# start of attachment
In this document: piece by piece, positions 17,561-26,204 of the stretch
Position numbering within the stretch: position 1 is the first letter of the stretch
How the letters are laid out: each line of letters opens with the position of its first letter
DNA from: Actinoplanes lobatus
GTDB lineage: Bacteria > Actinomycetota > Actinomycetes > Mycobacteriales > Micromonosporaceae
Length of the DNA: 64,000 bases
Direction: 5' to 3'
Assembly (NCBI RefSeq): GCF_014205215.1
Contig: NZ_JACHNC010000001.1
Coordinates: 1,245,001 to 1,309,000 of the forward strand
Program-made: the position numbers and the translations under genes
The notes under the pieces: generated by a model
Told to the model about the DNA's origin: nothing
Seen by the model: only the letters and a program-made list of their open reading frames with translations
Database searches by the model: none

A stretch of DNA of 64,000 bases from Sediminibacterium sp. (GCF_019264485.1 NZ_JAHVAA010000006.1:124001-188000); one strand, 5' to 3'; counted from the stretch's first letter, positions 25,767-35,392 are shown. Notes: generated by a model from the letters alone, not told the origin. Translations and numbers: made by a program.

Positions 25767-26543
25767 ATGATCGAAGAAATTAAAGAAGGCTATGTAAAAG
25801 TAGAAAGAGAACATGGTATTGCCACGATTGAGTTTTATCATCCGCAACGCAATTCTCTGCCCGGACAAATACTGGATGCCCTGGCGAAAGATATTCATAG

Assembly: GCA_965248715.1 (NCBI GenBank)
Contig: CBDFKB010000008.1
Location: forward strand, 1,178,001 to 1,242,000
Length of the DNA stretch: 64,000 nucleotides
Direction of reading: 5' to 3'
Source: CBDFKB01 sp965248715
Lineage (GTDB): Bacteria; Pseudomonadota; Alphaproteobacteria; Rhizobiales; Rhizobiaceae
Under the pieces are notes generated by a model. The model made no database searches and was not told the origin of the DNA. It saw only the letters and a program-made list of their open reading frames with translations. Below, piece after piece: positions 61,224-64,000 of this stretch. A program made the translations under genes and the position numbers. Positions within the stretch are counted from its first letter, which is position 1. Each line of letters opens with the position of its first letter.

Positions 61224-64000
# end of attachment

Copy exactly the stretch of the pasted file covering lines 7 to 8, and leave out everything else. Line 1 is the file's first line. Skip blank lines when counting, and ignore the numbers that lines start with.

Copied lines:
Direction: 5' to 3'
Assembly (NCBI RefSeq): GCF_014205215.1